From George Washington
Mount Vernon Jany 2d: 1789
My dear Sir,
The letters which will accompany this, for you, came to my hand by the Post on Tuesday. The direction of them is altered; and they are forwarded to Alexandria to receive a conveyance in the Mail tomorrow.
Is there any safe, and tolerably expeditious mode by which letters from the Post Office in Fredericksburgh are conveyed to you? I want to write a private1 & confidential letter to you, shortly, but am not inclined to trust to an uncertain conveyance, so as to hazard the loss or inspection of it.2 With the most sincere & perfect friendship, I remain, My dear Sir Your Affectionate
RC (British Museum; photostat, DLC: Washington Papers); FC (DLC: Washington Papers). FC in a clerk’s hand. Minor variations between the RC and the FC have not been noted.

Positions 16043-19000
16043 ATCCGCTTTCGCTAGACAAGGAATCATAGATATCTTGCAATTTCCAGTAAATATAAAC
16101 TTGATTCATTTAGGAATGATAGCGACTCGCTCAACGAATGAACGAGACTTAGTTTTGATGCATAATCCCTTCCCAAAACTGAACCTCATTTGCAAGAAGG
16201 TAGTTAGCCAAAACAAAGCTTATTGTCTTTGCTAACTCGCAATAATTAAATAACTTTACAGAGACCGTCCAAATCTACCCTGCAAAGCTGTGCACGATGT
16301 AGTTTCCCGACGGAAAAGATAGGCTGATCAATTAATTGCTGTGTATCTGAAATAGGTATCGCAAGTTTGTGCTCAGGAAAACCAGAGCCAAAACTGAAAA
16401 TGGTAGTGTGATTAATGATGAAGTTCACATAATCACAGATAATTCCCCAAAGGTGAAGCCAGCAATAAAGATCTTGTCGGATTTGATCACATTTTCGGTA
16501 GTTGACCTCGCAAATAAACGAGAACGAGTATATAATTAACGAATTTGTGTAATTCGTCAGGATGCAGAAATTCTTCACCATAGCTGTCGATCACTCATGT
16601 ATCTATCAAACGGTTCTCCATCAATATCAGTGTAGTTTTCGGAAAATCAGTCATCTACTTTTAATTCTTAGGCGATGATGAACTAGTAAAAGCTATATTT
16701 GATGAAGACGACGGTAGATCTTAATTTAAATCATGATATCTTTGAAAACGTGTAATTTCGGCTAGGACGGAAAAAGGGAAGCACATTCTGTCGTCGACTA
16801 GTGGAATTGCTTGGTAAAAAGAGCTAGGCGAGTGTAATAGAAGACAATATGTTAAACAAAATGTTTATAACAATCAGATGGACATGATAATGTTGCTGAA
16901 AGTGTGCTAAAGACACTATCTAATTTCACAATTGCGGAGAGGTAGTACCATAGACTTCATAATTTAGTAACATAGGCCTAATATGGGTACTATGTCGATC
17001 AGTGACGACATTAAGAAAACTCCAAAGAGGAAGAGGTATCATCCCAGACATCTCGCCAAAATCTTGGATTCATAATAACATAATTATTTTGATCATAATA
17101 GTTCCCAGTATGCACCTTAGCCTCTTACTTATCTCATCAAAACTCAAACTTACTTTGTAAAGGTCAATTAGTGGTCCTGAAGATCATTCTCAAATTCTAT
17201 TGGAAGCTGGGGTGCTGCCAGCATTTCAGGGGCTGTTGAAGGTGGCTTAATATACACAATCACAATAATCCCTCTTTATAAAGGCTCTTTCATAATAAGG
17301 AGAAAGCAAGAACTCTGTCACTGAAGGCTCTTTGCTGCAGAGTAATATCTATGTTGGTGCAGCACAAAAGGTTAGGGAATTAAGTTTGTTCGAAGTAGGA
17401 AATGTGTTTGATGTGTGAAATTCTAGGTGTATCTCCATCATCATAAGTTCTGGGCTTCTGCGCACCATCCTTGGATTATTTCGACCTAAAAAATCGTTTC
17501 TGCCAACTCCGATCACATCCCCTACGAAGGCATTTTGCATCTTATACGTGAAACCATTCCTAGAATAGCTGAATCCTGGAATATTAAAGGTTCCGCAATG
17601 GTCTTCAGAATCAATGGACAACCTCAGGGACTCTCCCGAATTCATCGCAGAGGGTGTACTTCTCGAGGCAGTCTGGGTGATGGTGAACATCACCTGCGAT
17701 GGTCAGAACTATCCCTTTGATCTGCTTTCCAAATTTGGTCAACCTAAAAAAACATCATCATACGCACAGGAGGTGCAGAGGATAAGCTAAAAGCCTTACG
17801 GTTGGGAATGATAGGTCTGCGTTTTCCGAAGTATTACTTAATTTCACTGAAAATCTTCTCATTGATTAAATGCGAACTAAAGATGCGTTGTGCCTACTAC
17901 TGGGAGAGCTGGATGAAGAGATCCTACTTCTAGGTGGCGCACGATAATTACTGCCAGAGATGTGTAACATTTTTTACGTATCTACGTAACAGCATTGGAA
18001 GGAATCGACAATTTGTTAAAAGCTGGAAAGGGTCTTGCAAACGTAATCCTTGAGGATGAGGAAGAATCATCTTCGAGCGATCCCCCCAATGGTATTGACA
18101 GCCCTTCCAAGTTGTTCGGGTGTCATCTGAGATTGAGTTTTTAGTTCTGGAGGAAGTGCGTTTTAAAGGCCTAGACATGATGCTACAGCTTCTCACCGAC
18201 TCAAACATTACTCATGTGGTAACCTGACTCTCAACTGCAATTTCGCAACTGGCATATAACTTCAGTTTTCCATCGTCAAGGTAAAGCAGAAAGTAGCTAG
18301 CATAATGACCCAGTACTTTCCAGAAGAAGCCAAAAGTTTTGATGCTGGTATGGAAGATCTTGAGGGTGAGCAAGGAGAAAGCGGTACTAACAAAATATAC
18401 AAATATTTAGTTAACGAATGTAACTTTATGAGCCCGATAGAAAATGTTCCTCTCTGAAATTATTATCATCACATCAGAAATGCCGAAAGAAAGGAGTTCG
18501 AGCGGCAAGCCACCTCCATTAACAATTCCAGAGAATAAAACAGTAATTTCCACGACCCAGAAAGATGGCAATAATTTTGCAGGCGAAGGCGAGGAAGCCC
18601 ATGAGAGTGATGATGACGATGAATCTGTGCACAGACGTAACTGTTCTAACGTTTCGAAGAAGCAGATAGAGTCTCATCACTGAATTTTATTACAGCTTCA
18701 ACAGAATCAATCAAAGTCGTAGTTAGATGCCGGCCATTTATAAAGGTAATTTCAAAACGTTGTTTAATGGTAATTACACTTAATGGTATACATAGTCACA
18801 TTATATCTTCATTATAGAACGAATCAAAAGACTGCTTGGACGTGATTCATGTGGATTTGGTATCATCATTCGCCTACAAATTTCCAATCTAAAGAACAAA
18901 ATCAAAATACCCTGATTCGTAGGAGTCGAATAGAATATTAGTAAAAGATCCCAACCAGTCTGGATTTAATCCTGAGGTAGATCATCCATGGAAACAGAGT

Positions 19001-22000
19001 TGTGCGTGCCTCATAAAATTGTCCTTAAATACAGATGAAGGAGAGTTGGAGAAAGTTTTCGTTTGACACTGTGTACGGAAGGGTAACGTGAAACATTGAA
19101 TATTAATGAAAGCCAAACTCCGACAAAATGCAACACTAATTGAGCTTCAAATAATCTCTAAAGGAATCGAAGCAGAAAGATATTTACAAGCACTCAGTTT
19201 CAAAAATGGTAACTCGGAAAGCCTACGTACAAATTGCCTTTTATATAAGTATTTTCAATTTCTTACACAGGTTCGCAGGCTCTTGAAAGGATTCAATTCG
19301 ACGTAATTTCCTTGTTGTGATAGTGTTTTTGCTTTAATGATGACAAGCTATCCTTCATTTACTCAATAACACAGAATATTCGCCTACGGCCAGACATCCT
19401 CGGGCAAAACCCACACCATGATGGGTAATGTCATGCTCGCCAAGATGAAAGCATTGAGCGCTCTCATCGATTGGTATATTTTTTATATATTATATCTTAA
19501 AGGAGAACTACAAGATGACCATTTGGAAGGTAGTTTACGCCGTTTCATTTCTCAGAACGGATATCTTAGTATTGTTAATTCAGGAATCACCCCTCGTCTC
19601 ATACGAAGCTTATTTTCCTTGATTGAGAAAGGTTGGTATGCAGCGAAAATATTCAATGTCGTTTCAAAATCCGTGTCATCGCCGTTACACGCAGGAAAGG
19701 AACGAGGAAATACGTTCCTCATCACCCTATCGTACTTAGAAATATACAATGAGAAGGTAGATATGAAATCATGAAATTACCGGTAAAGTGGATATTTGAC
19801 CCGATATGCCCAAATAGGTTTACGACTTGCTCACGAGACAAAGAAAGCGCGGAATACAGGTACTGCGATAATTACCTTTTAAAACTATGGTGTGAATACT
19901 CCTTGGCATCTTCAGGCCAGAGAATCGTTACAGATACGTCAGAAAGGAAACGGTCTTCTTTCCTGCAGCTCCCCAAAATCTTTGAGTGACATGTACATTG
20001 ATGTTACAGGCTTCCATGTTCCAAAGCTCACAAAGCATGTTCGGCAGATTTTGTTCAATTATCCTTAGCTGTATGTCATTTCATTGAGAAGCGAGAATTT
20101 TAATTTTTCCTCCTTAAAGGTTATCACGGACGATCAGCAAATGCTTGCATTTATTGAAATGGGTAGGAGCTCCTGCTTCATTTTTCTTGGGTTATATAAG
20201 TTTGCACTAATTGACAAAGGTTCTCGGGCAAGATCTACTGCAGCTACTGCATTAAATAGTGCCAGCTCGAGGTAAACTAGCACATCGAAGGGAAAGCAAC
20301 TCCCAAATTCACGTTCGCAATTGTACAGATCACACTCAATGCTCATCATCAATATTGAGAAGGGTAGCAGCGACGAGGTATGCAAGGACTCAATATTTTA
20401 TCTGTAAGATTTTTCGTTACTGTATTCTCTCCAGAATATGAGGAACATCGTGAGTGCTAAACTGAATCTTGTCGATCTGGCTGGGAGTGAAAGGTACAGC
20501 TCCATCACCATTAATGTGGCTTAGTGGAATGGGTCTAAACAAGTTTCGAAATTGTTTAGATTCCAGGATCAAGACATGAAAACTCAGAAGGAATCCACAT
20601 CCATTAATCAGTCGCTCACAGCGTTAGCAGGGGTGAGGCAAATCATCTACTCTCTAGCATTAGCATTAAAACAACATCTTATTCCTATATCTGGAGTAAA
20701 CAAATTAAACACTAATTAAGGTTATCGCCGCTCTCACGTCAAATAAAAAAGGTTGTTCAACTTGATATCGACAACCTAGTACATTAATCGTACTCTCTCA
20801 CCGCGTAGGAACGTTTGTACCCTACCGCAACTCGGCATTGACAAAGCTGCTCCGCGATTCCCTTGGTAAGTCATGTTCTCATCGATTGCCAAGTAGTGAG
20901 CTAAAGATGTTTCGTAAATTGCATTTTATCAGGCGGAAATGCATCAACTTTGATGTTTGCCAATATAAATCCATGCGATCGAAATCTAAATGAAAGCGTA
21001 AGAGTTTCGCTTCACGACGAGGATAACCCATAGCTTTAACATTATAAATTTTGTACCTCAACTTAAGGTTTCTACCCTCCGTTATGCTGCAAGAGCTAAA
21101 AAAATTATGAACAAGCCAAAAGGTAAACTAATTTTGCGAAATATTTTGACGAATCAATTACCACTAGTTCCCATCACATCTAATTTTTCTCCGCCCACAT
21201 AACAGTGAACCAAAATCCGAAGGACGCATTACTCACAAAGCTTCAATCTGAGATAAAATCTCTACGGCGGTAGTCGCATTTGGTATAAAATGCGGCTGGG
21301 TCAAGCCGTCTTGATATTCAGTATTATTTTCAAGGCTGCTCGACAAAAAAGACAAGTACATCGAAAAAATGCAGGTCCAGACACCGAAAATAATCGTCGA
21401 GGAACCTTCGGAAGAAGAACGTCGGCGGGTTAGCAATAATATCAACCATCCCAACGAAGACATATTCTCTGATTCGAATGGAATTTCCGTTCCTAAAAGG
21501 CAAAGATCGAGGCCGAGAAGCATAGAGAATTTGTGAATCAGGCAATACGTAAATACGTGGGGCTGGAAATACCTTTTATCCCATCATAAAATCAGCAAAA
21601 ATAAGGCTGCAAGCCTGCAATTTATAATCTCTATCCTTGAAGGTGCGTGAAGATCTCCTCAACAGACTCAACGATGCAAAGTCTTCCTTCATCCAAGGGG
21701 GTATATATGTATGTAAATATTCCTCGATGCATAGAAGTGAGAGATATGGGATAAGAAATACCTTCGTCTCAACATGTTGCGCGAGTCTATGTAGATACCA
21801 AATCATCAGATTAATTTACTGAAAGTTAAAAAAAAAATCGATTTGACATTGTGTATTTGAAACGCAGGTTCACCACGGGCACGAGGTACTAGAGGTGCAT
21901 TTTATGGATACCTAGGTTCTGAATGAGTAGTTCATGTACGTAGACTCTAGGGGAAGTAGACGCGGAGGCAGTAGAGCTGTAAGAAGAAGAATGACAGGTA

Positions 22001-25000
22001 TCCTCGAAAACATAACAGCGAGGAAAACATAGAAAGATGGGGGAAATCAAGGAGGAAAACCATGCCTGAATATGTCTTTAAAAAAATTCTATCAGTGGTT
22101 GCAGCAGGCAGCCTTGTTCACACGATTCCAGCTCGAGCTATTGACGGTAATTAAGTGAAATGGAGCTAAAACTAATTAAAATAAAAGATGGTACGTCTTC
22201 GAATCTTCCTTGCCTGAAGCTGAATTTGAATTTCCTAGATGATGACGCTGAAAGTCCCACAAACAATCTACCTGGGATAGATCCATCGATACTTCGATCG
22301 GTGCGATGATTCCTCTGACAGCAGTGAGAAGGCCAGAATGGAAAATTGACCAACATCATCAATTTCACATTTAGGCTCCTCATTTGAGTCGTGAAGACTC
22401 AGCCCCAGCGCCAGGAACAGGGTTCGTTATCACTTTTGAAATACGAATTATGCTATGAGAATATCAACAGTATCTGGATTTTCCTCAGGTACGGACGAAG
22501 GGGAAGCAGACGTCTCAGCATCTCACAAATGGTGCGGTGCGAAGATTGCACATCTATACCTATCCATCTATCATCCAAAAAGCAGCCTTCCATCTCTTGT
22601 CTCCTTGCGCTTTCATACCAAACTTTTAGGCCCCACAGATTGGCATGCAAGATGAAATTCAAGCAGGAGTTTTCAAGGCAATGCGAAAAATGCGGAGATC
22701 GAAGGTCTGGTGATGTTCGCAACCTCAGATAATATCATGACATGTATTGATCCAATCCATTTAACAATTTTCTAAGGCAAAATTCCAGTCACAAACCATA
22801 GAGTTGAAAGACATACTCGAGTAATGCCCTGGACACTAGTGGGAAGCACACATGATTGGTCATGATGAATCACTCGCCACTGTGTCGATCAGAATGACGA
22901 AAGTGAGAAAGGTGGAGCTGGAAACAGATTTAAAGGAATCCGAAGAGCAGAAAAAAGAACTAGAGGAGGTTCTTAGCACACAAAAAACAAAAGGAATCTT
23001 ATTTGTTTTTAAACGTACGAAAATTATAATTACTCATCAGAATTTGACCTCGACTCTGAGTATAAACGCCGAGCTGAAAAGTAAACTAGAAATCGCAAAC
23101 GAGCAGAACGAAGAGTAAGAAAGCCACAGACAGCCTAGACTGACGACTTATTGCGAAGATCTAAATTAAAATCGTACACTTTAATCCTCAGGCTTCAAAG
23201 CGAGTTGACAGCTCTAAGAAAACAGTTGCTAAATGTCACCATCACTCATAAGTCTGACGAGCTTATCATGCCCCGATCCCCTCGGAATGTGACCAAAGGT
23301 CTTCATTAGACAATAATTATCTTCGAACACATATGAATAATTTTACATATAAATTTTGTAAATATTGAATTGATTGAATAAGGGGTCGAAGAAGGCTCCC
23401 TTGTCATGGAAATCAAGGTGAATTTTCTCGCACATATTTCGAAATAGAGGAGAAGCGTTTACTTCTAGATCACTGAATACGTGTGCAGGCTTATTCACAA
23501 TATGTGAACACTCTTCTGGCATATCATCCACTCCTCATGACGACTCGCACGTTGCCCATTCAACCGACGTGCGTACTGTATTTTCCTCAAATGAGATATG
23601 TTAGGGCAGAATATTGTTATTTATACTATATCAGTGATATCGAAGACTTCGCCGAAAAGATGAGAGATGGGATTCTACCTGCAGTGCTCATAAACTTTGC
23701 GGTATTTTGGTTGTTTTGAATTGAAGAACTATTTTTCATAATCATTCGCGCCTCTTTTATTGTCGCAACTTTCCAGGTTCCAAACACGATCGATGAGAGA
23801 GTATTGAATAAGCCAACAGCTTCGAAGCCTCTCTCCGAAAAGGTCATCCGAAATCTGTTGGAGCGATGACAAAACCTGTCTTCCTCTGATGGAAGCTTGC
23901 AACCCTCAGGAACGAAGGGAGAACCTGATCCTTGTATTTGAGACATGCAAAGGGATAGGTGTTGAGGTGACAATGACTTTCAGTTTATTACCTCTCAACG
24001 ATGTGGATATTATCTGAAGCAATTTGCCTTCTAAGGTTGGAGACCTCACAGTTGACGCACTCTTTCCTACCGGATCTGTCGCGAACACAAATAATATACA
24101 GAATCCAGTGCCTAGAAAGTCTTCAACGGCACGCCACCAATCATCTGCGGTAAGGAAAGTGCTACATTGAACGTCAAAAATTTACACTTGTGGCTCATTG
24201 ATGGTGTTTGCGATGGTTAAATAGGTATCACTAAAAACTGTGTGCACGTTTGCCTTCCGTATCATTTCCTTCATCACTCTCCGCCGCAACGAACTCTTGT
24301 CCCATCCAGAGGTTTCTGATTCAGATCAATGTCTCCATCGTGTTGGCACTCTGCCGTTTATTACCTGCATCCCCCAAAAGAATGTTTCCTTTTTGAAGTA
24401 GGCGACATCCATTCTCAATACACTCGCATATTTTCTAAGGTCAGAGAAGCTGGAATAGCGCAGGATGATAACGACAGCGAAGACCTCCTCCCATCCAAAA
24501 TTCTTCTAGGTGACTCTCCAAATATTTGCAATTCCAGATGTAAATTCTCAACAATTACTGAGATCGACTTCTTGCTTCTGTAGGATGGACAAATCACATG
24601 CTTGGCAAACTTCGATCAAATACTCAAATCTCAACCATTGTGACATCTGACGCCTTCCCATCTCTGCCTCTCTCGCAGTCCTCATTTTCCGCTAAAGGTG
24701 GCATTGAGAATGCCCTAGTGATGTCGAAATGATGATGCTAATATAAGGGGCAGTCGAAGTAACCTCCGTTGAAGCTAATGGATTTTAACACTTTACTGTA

1. At a later time JM placed an asterisk here on the RC and wrote at the bottom of the page: “*The letter being peculiarly confidential was returned or rather left with its enclosure at Mt. Vernon on my way to N. York. The return tho not asked nor probably expected, was suggested by a motive of delicacy.” JM heavily deleted ten or twelve words and continued, “nor was any copy of my answer to the communication retained.” Skipping a space and indenting, JM added “see letter of Genl W. to J. M. Feby 16. 1789. addressed to the latter at Mount Vernon.”